Tuesday, July 28, 2015

Pose BIG

I started practicing yoga in the midst of big energy and big life plans. I had just completed my Master of Arts degrees at the University of North Dakota, got hitched and took the first road out of dodge. We headed west - south west, that is - to the land of eternal sunshine: San Diego, California. We were rock climbers, (rock stars in our own minds), and were pilgrims on the path to the climbing mecca that is Joshua Tree National Park. I'd be taking my first academic position as a lecturer at a local community college and my partner would be settling into a teaching gig. On the bucket list was learning to surf and competing in triathlons. Life was good.

I'd been an athlete for most of my life - I'd been captain of the soccer team and captain of the swimming team. I'd been academically accomplished, as well, making the President's Honor Role each semester of my final two years at university. I received the outstanding graduate student of the year award in my second year as a Masters student. I was published in an academic journal. Twice. The world was my oyster. So it was no surprise when I launched myself head first into yoga practice with the same vigor and vitality - dare I say ego - with which I approached everything else. Each time I rolled out my mat I expected nothing but the biggest poses from myself.

I was fortunate to have both strength and flexibility. I could muscle my way through almost any arm balance. I could pretzel my way into almost any hip opener. In combination, this made for some pretty gnarly-looking postures! Headstand? No problem. Crow? No problem. Galavasana? Got it. And so the tick-list of postures coincided with the tick-list of classic rock climbs. My field of vision narrowed as my eyes set on the prize with laser-beam focus. I was striving towards my goals. I was, in many senses, posturing.

Even as I type this post I can feel the old pattern of striving in my body. It feels hard. Closed. Cold. It feels competitive. Calculating. Incomplete. Lonely. Thinking back, it is almost humorous to recall all of the energy and effort spent on making these shapes. After all, I did not compete in rock climbing. And there were no yoga competitions that I knew of...other than my own, internal competition. But who loses when the competition is within?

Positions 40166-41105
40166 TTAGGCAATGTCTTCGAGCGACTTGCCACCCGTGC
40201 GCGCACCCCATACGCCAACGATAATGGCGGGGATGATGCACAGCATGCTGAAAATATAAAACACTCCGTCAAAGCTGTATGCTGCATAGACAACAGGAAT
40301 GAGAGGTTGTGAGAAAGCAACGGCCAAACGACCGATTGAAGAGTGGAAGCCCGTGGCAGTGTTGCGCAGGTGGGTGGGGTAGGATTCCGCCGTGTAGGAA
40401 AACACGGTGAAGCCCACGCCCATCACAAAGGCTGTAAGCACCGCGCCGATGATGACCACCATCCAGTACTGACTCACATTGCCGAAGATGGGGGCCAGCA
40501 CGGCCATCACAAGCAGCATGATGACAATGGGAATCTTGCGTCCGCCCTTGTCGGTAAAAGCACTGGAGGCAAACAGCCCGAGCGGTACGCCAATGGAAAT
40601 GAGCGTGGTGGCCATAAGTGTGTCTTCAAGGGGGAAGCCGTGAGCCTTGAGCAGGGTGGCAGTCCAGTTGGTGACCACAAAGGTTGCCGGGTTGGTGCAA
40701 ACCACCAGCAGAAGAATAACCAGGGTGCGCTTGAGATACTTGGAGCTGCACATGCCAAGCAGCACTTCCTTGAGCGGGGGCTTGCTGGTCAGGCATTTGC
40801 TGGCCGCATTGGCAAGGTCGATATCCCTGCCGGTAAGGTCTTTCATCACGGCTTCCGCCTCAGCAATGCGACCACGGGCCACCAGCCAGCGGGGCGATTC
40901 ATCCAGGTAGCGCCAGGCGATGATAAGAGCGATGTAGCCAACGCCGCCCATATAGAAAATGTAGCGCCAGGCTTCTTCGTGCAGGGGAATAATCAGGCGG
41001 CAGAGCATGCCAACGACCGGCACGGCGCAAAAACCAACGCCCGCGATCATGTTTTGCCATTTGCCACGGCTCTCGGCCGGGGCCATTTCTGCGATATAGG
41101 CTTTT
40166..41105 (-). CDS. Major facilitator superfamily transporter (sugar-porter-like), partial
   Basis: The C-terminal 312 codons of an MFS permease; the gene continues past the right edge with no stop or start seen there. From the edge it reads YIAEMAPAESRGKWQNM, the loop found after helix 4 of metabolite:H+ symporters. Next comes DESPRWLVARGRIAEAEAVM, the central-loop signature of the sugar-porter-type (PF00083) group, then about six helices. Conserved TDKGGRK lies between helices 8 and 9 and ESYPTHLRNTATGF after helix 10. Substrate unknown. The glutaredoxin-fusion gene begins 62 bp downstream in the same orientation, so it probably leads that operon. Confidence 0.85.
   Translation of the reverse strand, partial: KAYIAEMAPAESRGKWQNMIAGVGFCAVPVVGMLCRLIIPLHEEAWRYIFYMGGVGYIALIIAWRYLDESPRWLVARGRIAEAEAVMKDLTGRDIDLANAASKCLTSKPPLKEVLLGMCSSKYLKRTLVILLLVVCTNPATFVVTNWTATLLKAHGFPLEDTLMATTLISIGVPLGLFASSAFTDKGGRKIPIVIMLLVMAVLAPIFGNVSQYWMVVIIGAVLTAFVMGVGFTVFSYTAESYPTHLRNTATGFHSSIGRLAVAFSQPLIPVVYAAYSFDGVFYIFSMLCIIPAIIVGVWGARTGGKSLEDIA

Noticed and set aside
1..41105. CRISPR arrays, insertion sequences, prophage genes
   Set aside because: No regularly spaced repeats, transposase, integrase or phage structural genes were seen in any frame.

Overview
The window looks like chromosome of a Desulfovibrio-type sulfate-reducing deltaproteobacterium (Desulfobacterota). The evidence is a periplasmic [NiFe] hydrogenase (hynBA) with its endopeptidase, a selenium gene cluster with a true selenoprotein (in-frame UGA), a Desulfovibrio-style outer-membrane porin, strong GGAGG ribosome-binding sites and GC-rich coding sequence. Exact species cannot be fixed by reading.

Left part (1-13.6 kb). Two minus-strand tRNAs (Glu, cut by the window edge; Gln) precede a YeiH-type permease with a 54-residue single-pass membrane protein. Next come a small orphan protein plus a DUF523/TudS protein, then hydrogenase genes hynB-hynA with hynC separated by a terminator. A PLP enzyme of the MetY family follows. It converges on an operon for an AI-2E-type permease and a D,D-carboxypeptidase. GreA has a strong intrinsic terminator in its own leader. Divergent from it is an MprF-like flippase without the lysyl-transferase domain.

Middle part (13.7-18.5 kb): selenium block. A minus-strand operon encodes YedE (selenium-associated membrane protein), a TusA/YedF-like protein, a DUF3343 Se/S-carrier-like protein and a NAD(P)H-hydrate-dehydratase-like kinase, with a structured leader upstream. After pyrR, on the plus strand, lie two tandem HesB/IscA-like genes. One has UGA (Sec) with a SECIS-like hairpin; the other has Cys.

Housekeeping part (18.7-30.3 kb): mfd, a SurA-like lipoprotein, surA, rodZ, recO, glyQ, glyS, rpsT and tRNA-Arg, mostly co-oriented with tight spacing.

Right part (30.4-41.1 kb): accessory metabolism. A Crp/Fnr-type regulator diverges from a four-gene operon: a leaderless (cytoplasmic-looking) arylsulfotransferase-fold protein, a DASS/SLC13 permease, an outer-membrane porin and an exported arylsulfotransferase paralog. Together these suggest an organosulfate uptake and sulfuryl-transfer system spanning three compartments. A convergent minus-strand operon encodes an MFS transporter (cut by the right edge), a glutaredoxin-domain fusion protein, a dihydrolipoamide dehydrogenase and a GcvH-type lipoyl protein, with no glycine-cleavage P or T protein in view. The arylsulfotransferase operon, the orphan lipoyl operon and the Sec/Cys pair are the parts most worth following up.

Throughout the following years I struggled with big poses - not to practice them, but rather to find meaning in them. I realized my tendency to posture; to make an asana out of myself. I quickly became disenchanted with big poses. I quit teaching them and quit practicing them, opting instead to go back to the basics with todasana, triangle, tree and the like. These postures became a consistent part of my home practice, teaching me the humility and grace found by cultivating a "less is more" attitude. Because sometimes less IS more. I found that these more basic postures better complimented my already busy and athletic lifestyle.

Fast forward several years - okay, a decade. My life included two children, a dog, a house, a job, and a supporting role in the development of two non-profit organizations. We needed a break and decided to return to New Zealand for a four-month family holiday.

A month after landing in New Zealand and planting our feet in Te Anau we decided to permanently relocate to this beautiful country - leaving behind the house, the non-profits, the job, the dog (we kept the kids!). And I found myself once again, posing big...on my mat and in my life.

As I write this post I am sitting in a cosy lounge, next to a large window, in a cottage on a hill. Out that window I can see the township of Te Anau, the lake bending to the north towards the fiords, and across to the Murchison Mountains. It was in this room where I practiced astavakrasana for the first time in a decade and I came to my purpose for practicing big poses.

Practicing big poses - like arm balances - allows me to develop the strength to take a chance; to take a risk. Big poses like urdvha dhanurasana require the flexibility and openness to take a big chance and falter. Focusing on my breath in these poses offers a sense of abiding calm in the midst of a big, energetic output. And when I falter in these poses it is an opportunity to practice grace, humility and a lot of laughter.

There have been some challenges with our choice to move across the world - sometimes we've felt unsteady and hesitant. And other moments are filled with the strength and joy that come from the reward of a successful risk. It's a big pose! Fortunately, I've brought my mat!

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